Fleischer-Camp: I think he’s definitely matured. I think he’s grown more complex. I think those original shorts were just a beginning exploration of a character and a sensibility. Now I think Jenny and I know that person as if he’s a friend in our lives. I guess that could be me changing more than him changing [laughs]. But [the process of making the feature] has been this slow accumulation of detail and specificity about him and his backstory.

Filmmaker: I understood that you worked with the 60 Minutes crew to shoot those scenes. What was it like integrating what they do with what you needed in order to do the animation? 

Fleischer-Camp: I was very committed to getting it to look exactly like a 60 Minutes piece. You know, there are so many decisions that go into the aesthetic of [any film or video] that you can’t be aware of unless you’re inside of it. When we started trying to mimic their style, it was clear that we needed them to do it. They have a film grammar that’s embedded in their memories that even they might not be able to explain. Like, “We don’t shoot Leslie [Stahl] from below eye level,” or, “We always shoot Leslie from this side, and this is the light she likes.” We just nagged them enough until they were like, “This is too annoying, stop asking those questions, we’ll just shoot it ourselves!” [Laughs]. But in terms of integrating it with animation stuff, it was the same sort of handholding between departments that we had to do anyways. Basically our live action crew just got replaced with the 60 Minutes crew for a couple days, and we were doing all the same things. We had the stop motion DP on set every day so we could take notes about the lighting.

Filmmaker: In addition to everything else, the film is a great breakup movie. I read an interview with Jenny where she said that you guys never really talked about that element. But you are talking about it in the film itself. She’s voicing a character who is asking you questions about the breakup that you’re not wanting to answer. Tell me about including this kind of meta dialogue in the film and what the experience of having those kind of coded conversations was like.

Fleischer-Camp: Maybe I can’t help but write from a personal place, because this is true of everything I’ve made, but I think I’m making something that’s not at all personal. It wasn’t until several years later [in the process of developing Marcel], that I go, “Oh, it’s about my divorce.” My friends were like, “Are you kidding me?” [laughs] But in fact, the pitch for this movie predates us getting divorced by a couple years, and I was already [in that pitch] playing a guy who was divorced, rootless after a heartbreak and looking for a new apartment. That all happened in my life after we had written it into the film. I guess I’m writing from a place of just “no idea is off the table,” and the things that I’m attracted to end up being these things that probably subconsciously I’m already thinking about. In terms of working with Jenny, both of us, I think, never doubted that we should go in a personal direction. An original cut of the film was even more personal, more about the human relationship. It didn’t work, but not because it was too personal.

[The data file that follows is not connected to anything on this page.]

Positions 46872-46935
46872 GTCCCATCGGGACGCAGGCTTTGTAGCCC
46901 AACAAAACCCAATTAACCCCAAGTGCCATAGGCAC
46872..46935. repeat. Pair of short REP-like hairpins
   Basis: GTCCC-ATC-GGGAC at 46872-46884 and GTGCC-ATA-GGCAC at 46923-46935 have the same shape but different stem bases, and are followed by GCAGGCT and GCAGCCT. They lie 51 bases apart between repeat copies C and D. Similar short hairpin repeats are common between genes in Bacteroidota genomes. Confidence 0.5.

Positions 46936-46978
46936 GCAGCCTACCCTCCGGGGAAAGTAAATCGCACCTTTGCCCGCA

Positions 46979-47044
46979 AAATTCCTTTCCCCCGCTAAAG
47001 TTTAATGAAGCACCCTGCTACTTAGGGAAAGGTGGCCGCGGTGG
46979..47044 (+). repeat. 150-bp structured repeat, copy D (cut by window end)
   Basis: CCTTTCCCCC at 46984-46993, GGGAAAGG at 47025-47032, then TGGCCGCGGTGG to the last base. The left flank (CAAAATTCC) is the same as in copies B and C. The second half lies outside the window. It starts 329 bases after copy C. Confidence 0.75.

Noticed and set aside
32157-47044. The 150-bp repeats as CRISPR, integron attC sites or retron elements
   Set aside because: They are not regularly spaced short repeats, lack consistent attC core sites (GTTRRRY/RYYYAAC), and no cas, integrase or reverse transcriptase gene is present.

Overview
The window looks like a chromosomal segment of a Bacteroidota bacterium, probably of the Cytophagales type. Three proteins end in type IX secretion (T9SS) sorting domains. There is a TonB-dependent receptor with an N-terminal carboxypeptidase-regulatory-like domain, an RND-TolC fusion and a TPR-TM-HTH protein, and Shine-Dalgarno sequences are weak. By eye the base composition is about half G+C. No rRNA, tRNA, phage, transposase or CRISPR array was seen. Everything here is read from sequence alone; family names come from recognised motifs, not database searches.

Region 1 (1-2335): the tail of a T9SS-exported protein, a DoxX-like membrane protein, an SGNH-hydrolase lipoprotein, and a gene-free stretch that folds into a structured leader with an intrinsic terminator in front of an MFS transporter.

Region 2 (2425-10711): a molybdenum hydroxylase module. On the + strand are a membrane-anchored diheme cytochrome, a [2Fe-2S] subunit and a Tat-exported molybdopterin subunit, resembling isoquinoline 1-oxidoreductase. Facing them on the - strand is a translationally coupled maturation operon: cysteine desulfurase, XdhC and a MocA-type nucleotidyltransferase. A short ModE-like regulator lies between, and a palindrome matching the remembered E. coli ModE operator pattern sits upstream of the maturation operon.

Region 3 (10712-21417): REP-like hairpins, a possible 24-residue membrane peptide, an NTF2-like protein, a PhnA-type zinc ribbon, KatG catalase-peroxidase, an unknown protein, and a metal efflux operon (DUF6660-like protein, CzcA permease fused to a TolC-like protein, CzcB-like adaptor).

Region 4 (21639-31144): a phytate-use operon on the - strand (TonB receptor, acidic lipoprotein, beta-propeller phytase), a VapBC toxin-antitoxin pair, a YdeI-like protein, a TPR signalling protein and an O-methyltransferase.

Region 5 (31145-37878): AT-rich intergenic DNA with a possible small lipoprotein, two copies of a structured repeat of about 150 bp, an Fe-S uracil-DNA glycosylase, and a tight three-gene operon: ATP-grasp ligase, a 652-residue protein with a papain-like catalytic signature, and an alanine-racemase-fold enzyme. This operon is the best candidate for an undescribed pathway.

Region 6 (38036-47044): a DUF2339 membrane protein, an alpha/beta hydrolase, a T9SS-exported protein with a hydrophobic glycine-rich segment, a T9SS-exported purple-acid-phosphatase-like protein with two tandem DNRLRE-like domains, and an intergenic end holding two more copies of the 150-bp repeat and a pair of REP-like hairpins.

Jenny and I met working together, and we worked together for at least a year before we became romantically involved. It’s very easy for us to shift gears into that creative collaborator mode. I would say that we’re much better collaborators than we were life partners for one another. I also think that sometimes those things that are bedrock differences between two people and that can grate on a daily life together can enrich a creative project, and I think that our movie benefited from that a lot. There’s a great gift to changing your relationship when it works out this way, where you sort of have these circumscribed boundaries for how you’re going be in each other’s lives. What we maybe lucked into is that now we have a relationship where we only are in each other’s lives in the ways that work really well. Jenny and I met at such a formative time that we’ll probably always have this creative, common ground, and this [shared] comedic sensibility never changed when our relationship did. I think both of us value Marcel so much that we never even thought of it as oversharing. And, you know, I come from editing, and I’m merciless with my own work, to a fault. I don’t think I would ever let it go to place that was self-flagellating or masochistic.